This year's E3 hosted a cornucopia of multimedia artistry, from several avant-garde music games to an adventure allegory that explores a deeply personal narrative. Regardless of if you believe that videogames are true "art" (let's not open that can of worms today), based on the following games we should all be able to agree that they can certainly be artsy-fartsy.
Papo & Yo
Thought the nuclear bomb allegory in Braid was nauseatingly pretentious? Papo & Yo's premise gives it a run for its money. It stars a young boy named Quico, whose best friend is a large, scary-looking monster. The usually gentle Monster turns into a violent fiend whenever he eats frogs, which is a thinly-veiled allegory for the creator's abusive alcoholic father. Yes, the story will probably be touching, even poignant perhaps. But watching all the "games are art" proponents work themselves into a hoity-toity froth over this "indie gem" still makes us gag a little. [Preview]
With an E3 demo so bizarre it was suspected of being an elaborate joke on the gaming press, PixelJunk: Lifelike (styled as PixelJunk: lifelike) is a music visualizer that interacts with the Move controller. To appreciate it, you're going to have to be either really high or just really love getting smoke blown up your ass. [Preview]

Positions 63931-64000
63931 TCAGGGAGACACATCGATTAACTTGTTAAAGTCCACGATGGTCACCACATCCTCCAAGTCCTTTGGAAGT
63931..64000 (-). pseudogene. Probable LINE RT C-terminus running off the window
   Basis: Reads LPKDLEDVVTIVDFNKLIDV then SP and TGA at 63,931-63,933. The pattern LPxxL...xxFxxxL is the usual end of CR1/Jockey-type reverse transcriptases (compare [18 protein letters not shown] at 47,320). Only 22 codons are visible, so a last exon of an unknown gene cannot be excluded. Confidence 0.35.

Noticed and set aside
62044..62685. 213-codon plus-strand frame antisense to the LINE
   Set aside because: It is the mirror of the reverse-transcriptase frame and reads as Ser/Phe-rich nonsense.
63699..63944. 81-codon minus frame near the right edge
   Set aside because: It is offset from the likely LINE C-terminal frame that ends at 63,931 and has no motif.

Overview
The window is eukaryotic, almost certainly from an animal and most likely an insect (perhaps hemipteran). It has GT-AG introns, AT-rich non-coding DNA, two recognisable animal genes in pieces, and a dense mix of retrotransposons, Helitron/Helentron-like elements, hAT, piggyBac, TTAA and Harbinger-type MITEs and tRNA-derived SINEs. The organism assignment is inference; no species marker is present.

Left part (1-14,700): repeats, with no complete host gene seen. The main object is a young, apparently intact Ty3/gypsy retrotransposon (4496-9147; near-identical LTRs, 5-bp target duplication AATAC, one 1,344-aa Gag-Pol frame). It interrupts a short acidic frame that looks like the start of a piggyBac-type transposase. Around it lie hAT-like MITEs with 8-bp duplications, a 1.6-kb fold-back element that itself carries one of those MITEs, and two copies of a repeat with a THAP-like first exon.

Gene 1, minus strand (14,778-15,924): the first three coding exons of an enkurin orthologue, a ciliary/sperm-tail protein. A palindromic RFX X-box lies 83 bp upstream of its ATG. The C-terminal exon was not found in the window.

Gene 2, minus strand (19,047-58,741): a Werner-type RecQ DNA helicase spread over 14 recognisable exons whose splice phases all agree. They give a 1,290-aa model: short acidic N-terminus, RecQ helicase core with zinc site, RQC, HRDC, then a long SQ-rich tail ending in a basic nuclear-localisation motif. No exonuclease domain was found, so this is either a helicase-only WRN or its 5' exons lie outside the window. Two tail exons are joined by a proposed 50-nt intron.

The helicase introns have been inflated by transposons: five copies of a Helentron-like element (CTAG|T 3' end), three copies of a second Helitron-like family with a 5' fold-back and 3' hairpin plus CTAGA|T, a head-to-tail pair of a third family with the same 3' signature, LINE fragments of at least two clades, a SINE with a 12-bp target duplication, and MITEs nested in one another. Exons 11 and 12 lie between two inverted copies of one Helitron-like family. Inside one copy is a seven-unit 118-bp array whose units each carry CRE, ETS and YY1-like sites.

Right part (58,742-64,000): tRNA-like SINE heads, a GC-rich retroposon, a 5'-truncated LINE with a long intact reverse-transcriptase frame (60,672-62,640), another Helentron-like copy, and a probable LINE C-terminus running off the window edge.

From the creators of Flow and Flower, Journey's pedigree alone practically guarantees it a spot on this list. Like Thatgamecompany's previous two games, Journey's gameplay concept is simple – walk across the sand dunes toward the mountain in the distance. But it's not really about getting to the mountain – it's about the journey, man. Get it?! [Preview]
Sound Shapes (working title)
A musical platformer, eh? Sound Shapes looks like merely a colorful platformer on the surface, but it's way more than that – not only is the platforming gameplay based in rhythm and music, but its level creator doubles as a music creator too. We loved creator Jonathan Mak's previous game Everyday Shooter, so we're definitely eager to see how Sound Shapes takes shape. [Preview]
And the winner is…
Lifelike is so busy being artsy fartsy that it forgot to actually be a game. Single-named creator Baiyon seemed to be the only one who knew what was going on during the initial hands-off demos at Sony's E3 booth as he showed off his maestro skills to mostly confused press. And even now that we know the gist of the mechanics (press/hold various buttons to make noises, swing remote to manipulate noises and so on), we're still left scratching our heads a bit.
We've seen games in the past that challenge the concept of what constitutes gameplay – adorably meandering Noby Noby Boy is a great example – but Lifelike takes the non-game game concept even further. It's hard to imagine it as more than a novelty to bring out during parties (and then quickly grow bored of it), so we're interested to see if it will end up being more than that.
GamesRadar is the premiere source for everything that matters in the world of video games. Casual or core, console or handheld - whatever systems you own or whatever genres you love, GamesRadar is there to filter out what's worth your time and to help you get even more from your games. We deliver the best advice, the most in-depth features, expert reviews, and the essential guides for all the top games.